Latin Music: Rhythm, Dance, Instruments & Characteristics

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  • 0:01 Latin Music
  • 0:51 Latin Rhythm
  • 2:38 Latin Instruments
  • 3:25 Latin Dance
  • 4:20 Lesson Summary
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Lesson Transcript
Instructor: Christopher Muscato

Chris has a master's degree in history and teaches at the University of Northern Colorado.

Latin music is becoming more and more popular in the United States and it's really not hard to see or hear why. Explore the basic traits of Latin music and test your understanding with a brief quiz.

Latin Music

Fruor musica latinae. Dives et lenimur et pulchra est. Bunom est vivere in mundo quod habet bonum musica.

What? I'm talking about music in Latin. Isn't that what this lesson is about? Latin music, right? Oh, you mean the music of Latin America, or the Spanish- and Portuguese-speaking regions of the Caribbean, Central America, and South America. Yeah, I guess that makes more sense.

Latin music has roots in Southern Europe, Africa, and the indigenous cultures of Latin America, so it's a pretty cool synthesis of world music. It is motivated by emotion and passion, rhythm and movement, so get up on your feet because you can't take Latin music sitting down. As they say in Latin America, ¡Baila!

Latin Rhythm

One of the most famous aspects of Latin music is the rhythm, which is largely inspired by traditional African beats that were developed in the Caribbean. Although there are many variants on this rhythm, the most fundamental form is called the clave, which is simply the basic Latin rhythm. This basic beat is what holds all of the complex rhythmic patterns of Latin music in place.

There are two main patterns. The first is called the son clave, originally named after the Cuban musical genre of son Cubano. Basically, the son clave features alternating patterns of threes and twos. This pattern gives the music a pulsating beat filled with the building and release of musical tension. The first three beats are called a tresillo, or triplet in English, which means three notes evenly spaced across two beats. This means that they are slightly off the beat, which is part of what gives it that driving momentum.

The other main clave pattern is the rumba clave, which flips the son clave around and has two alternating patterns of twos and threes. The two paired beats come first with a triplet coming next. This mixes up the beat, but the effect is still largely the same, creating music with a heavy, driving rhythm that is as much the focus of the song as the actual melody, if not more.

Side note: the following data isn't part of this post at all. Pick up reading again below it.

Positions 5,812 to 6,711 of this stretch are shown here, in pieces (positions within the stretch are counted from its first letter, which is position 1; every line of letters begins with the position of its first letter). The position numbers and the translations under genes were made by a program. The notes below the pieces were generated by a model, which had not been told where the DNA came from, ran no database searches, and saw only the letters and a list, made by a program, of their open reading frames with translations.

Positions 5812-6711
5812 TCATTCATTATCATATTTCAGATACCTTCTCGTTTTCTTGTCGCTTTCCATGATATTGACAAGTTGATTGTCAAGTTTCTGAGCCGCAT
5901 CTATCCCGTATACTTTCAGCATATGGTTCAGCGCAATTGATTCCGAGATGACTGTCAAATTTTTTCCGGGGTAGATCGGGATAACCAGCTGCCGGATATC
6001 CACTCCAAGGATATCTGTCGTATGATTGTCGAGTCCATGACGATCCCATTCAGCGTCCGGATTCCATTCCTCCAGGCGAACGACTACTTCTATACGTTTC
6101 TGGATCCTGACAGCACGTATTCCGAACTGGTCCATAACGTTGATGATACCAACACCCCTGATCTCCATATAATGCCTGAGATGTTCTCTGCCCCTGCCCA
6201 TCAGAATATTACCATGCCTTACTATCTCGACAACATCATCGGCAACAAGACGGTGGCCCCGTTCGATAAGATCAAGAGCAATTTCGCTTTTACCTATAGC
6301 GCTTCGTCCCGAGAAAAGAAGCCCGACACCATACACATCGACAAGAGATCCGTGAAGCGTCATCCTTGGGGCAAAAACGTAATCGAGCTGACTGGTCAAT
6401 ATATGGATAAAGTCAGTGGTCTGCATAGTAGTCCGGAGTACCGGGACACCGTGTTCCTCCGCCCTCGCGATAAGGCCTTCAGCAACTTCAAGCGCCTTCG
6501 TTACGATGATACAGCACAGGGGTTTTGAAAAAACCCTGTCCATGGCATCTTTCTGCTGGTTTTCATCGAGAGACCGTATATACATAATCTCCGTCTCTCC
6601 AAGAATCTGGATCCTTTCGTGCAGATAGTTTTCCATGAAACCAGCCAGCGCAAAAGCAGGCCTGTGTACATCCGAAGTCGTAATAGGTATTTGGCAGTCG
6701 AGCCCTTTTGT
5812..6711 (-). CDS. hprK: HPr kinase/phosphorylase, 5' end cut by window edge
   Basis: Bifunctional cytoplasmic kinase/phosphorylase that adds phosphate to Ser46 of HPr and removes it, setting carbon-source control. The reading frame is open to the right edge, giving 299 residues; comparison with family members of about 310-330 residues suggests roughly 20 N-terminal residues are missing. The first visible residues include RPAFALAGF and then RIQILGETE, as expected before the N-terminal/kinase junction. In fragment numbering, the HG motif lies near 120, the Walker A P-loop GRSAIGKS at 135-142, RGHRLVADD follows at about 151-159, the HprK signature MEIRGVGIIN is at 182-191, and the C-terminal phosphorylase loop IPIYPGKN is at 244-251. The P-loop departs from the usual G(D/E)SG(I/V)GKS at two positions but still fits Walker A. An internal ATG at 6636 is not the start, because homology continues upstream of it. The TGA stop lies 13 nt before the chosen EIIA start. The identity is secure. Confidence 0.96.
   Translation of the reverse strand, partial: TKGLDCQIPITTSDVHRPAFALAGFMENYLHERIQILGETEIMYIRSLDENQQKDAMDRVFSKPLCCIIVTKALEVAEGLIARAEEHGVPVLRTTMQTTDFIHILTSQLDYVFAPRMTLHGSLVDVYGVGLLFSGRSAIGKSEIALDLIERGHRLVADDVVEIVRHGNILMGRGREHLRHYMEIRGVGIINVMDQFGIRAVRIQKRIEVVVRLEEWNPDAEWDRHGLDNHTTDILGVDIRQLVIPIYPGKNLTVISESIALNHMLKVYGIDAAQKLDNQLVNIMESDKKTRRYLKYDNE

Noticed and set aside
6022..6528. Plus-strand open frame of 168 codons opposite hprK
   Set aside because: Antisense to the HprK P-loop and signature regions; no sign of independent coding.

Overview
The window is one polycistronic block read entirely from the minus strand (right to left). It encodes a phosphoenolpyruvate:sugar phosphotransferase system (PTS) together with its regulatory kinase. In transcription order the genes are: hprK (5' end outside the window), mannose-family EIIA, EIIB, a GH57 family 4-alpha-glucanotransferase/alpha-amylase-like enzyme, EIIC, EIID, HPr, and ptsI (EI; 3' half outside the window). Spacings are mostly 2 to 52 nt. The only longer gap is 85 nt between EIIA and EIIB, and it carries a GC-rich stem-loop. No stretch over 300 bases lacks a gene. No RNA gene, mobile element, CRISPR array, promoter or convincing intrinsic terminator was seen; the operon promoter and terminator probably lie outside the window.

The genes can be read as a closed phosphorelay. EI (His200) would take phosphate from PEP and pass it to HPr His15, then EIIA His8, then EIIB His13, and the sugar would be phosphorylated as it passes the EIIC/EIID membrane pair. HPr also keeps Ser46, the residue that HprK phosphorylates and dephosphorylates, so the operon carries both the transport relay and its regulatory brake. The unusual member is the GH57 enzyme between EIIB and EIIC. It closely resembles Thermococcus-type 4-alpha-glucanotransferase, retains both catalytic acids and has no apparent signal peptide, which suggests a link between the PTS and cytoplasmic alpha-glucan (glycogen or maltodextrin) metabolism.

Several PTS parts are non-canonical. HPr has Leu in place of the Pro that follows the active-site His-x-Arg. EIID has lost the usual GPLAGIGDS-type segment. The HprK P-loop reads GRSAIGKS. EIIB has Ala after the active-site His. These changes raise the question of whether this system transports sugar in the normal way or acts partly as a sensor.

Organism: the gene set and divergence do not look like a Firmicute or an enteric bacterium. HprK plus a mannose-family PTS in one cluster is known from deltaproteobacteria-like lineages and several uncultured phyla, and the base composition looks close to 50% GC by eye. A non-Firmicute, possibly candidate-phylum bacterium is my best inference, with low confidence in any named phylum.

Latin music is characterized first and foremost by the rhythm. This is not some background or subtle beat; the rhythm is in many ways the real focus of the music. But, it's not the only part of the music; melodies and harmonies are both important parts of this music as well.

Latin Instruments

Latin music developed as a mixture of musical traditions from around the world and this means that it is actually pretty open when it comes to instruments. There are few restrictions as far as what is and is not allowed. Latin music has always embraced a certain freedom of experimentation.

Drums, of course, are important, as are the sticks often used to beat the clave rhythm, which, incidentally, are also called claves. The percussion section may also include shakers, like maracas or tambourines. Again, percussion is pretty important to Latin music. Brass instruments, such as trumpets and tubas, are popular for the melodies and harmonies, as are guitars, which can play both melodies and rhythms.

Latin Dance

But, of course, we can't talk about Latin music without also talking about dance. Dance is integral to Latin music and really the driving motivation behind it. Latin America is full of dances, from the rumba to salsa to cha-cha to samba. Each of these are distinct but generally emphasize a rhythmic strutting with the hips in a pattern of advancing and retreating. Two steps forward, two steps backwards, that sort of idea.

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